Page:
Canada Likely to be at World Cup Final for 1st Time in 4 Years
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By KENNETH J. BRADDICK
Canada will likely have a rider and horse combination at the World Cup Dressage Final for the first time in four years when the only annual global championship is held at Gothenburg, Sweden in April.
With the last of eight World Cup events in the United States for the 2012/2013 season just two weeks away, the Canadian Olympic combinations of David Marcus and Chrevi’s Capital and Jacqueline Brooks and D Niro fill the top two places in the North American League, one of four divisions that hold qualifying competitions for the Final.
The North American League gets two invitations to the Final that this year will celebrate its 29th anniversary of the event that was created as a Final of the European indoor winter circuit designed around the Musical Freestyle.
David and Chrevi’s Capital, a 13-year-old Danish Warmblood gelding (Chrevi’s Lavallo x Indira Gandhi x Weinberg) have an average from their top two Freestyle competitions of 73.975 per cent while Jacqueline and D Niro, a Swedish Warmblood gelding (D-Day x Alitalia x Napolean 625) is in second place with an average of 72.600 per cent. Canadian combinations also fill the third and fourth places in the rankings.
“I’m keeping all my options open,” David told dressage-news.com. “I’m currently planning a European tour. I’m just not sure where or when it will begin. I’m taking into consideration what’s best for Capital and the rest of my horses.”
Tina Konyot and Calecto V that were on the United States team at the 2012 Olympics in London and the 2010 World Equestrian Games in Kentucky will do her best to break up an all-Canada showing in the Final telling dressage-news.com she intends to ride in the last event in hopes of getting an invitation to Sweden.
Tina of Palm City, Florida, and the 15-year-old Danish Warmblood stallion Calecto (Comeback II x Bahera x Rastell) have one score, 76.775 per cent, the highest of any Freestyle in the qualifiers that consisted of two in Saugerties, New York, one in Devon, Pennsylvania and five in Palm Beach, Florida.
“If my scores are good enough for the Final, I have a few things to take into consideration before making a final decision for competing at the World Cup Final,” she told dressage-news.com. “I would love to go.”
Adrienne Lyle of Ketchum, Idaho, also a member of the U.S. squad at the London Games, received the second highest result, 75.775 per cent, but has not indicated whether she will return to Florida to get another score that could win her an invitation to Sweden.
The last time there was a Canadian at the World Cup Final was at Las Vegas in 2009 when Ashley Holzer competed Pop Art, now retired. Amsterdam in 2006 was the last time a Canadian was in the Final outside North America, when Cindy Ishoy and Proton represented the country.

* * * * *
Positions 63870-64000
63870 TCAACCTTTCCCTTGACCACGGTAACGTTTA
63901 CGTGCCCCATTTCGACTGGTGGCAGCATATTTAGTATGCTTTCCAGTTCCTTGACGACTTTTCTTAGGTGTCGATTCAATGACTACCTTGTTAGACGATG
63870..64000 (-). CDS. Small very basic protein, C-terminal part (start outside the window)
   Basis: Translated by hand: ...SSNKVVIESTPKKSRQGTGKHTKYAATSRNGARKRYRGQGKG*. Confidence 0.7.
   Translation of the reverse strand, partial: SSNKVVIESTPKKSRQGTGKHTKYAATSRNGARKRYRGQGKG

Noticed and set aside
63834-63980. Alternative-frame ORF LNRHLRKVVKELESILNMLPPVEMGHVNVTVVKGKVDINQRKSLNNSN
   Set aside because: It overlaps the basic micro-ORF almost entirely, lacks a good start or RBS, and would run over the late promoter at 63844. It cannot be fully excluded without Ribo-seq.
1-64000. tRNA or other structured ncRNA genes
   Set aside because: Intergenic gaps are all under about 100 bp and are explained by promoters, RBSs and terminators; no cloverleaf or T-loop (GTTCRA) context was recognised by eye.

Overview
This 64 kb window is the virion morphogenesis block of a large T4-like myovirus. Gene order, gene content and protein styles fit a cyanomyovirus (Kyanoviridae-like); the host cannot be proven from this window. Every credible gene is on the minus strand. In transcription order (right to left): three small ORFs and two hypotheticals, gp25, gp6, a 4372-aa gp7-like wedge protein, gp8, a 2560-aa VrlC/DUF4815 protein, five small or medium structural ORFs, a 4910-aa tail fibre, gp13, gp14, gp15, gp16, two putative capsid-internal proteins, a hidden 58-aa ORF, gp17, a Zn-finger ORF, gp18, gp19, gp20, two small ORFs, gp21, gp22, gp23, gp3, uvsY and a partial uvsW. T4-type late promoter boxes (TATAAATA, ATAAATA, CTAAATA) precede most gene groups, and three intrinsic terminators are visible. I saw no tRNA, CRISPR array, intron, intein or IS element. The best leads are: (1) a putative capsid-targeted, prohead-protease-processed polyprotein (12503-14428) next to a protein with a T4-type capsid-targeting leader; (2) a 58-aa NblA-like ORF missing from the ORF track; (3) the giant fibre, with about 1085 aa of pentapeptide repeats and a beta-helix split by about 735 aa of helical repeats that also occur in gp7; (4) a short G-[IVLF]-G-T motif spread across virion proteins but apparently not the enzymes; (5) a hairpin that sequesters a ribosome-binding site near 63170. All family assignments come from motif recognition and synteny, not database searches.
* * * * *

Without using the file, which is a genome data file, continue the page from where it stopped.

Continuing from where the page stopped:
After the dual World Cup Finals of Dressage and Jumping in 2005, 2007 and 2009 in Las Vegas, the World Cup North American League–the other division are Western Europe, Central Europe and Pacific–has declined in geographic participation.
In 2009/2010 six qualifiers were held in the United States and three in Canada. In 2010/2011 there were six on the U.S. East Coast, two in California and none in Canada. A year later the number rose to seven in the United States, including two in California, and two in Canada.
Entries in several 2011/2012 events were so low–two each in the California qualifiers, four in two Florida shows despite one carrying $50,000 in prize money–that organizers lost substantial amounts of money with five judges and other associated costs, caused to a large extent by a U.S. Equestrian Federation decision to not require Freestyles for Olympic selection.
This season, the number shrank to a total of eight, all on the U.S. Eastern Seaboard, five in Florida alone–none in California and none in Canada.
Oragnizers in California surveyed prospective riders and the feed back was that interest in the World Cup was low, primarily due to a lack of Grand Prix mounts with sufficient experience for a championship with an atmosphere created by indoor competitions seen rarely in North America.
Plus, expenses for North American League combinations are not fully covered as they are for European combinations when the Final is in the United States, the only nation outside Europe to host a dressage World Cup Final.
According to the International Equestrian Federation (FEI) that is responsible for the event, entries from the U.S. and Canada receive 11.000 Swiss francs (US$11,650) per horse and 1,500 Swiss francs (US$1,590) per athlete.
Those payments cover about half the costs and riders without wealthy sponsors who accept an invitation to the Final either pay the difference themselves, raise funds from fans and supporters, go into debt or hope their national federation pick up the tab for the rest of the expenses.